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The following article was written by Coleman Patterson and appeared in the Business section of the Abilene Reporter-News.

The method to avoid 'traffic jams' at work, August 25, 2006, 2D.

A road trip through a big city with highway construction is a cause of frustration and stress for many people.  Big cities are dependent upon their highway systems to move people in cars quickly and efficiently through the town and into surrounding areas.  When roads are under construction, the normally smooth flow of traffic gets congested, backed up, and delayed.  Many times, hurried drivers will try to find shortcuts around the points of congestion.  Some will exit the highways before the construction zones and overburden smaller streets that were not designed to handle heavy traffic.  In such cases, the normal flows of traffic on the smaller streets also become severely disrupted.

It is also common to see impatient drivers avoid merging into crowded lanes in order to progress as far as possible in less-congested closing lanes.  Often, the worst traffic congestion occurs in the area right before a lane closes and all of the drivers are forced to merge into a single lane.  Once the merge is complete, traffic typically moves along at a steady, but slower than normal, rate of speed.  One would think that if everyone merged when they first saw a “merge ahead” sign, that traffic could continue without stopping—the drivers who feel that they are exceptions to the rules and merge at the last possible moment create the traffic jams.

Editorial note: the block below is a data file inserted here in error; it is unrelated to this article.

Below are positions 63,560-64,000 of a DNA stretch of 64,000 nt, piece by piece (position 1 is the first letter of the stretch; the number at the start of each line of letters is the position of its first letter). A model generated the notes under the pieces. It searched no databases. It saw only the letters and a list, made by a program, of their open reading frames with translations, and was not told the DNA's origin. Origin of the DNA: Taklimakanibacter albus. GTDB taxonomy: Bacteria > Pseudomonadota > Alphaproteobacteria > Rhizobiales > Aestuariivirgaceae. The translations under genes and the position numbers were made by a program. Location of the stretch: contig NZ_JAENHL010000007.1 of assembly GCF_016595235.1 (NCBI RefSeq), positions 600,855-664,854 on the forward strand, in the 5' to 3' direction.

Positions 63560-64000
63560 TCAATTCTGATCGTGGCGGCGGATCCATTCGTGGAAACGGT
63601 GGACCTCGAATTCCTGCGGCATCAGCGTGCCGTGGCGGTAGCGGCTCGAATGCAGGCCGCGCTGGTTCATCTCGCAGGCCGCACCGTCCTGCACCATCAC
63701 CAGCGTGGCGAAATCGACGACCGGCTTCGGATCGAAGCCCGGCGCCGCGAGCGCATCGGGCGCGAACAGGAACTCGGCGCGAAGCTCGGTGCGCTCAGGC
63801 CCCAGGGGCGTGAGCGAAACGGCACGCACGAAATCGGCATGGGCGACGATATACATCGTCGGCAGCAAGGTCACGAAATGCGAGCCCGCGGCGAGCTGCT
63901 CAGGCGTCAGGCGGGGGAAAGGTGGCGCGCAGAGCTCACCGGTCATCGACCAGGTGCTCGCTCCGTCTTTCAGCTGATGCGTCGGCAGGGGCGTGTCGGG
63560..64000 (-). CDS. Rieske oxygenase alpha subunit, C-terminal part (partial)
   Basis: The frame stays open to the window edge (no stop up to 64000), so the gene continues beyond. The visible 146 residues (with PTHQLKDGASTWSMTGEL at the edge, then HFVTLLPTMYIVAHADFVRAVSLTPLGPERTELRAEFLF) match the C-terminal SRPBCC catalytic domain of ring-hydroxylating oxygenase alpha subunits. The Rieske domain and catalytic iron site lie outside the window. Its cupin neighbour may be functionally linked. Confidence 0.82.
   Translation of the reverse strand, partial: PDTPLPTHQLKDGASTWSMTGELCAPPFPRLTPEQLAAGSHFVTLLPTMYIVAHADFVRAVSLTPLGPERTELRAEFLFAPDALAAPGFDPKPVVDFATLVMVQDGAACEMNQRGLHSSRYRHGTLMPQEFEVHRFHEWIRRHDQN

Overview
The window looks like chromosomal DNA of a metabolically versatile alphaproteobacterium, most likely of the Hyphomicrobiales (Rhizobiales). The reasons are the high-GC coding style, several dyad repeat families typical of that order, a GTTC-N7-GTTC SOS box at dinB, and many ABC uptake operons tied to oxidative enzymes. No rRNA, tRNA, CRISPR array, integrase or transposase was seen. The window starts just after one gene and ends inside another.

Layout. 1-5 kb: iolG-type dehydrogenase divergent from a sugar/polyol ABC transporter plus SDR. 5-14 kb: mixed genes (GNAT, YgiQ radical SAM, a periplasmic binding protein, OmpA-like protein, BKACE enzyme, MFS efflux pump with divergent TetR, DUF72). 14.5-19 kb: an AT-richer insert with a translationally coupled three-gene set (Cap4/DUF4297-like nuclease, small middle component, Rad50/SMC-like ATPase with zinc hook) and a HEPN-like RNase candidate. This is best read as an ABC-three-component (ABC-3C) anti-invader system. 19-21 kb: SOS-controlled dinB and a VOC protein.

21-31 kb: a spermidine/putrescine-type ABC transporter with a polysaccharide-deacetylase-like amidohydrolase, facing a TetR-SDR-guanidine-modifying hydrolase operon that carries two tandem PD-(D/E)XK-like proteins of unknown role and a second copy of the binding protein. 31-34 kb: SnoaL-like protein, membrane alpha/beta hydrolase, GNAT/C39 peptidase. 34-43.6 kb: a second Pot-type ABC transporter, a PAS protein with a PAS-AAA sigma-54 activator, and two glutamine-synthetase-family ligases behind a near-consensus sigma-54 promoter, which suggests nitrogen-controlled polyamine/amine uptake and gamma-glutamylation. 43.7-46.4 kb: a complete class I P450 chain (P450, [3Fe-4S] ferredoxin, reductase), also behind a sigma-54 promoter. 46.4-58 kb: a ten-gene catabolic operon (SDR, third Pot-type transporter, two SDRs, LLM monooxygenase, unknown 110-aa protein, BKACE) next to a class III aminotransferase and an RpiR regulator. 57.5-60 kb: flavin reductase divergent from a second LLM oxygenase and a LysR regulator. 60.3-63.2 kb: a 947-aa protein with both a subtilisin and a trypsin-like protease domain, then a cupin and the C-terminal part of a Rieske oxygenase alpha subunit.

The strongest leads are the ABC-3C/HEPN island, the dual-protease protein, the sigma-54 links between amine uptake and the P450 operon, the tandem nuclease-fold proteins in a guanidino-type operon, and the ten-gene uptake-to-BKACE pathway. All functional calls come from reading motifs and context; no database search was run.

Max Weber described an organizational phenomenon similar to the highway transportation example.  Weber wrote in the heyday of the large, industrial organization.  The thinking that dominated organizational theory of that time centered on efficiency and rationality—it was a time when organizations were viewed as machines.  As machines, large-scale organizations had the abilities to perform repetitive processes in quick and efficient manners.  This was accomplished by analyzing tasks, establishing responsibilities, defining jobs, and creating workflows that quickly moved work through organizations.  To accomplish work in the quickest and most efficient way, all work should be organized and performed in the same invariant way.  Exceptions to given work processes create “jams” in the system and slow down the productive capabilities of the organization.  He called this principle of organization, bureaucracy.

Just as highway systems are designed to allow large numbers of vehicles to quickly move through a city, bureaucratic organizations are designed to process large amounts of work quickly and efficiently.  They work best when they are free of problems and when exceptions to rules do not arise.  People who drive significantly faster or slower than the flow of traffic on highways create jams on roads.  People and customers who require faster, slower, or special service from an organization likewise create blockages and stoppages in organizations.  When individuals feel that they are special or exceptions to the rules of operation, they harm the ability of the bureaucratic organization to work efficiently. 

The bureaucratic organization is extremely rational and demands attention to rules, impersonal interactions, standardization, and authority.  Although bureaucracy typically has a negative connotation in our society, it is still a valid model for structuring and processing work in large and complex organizations.

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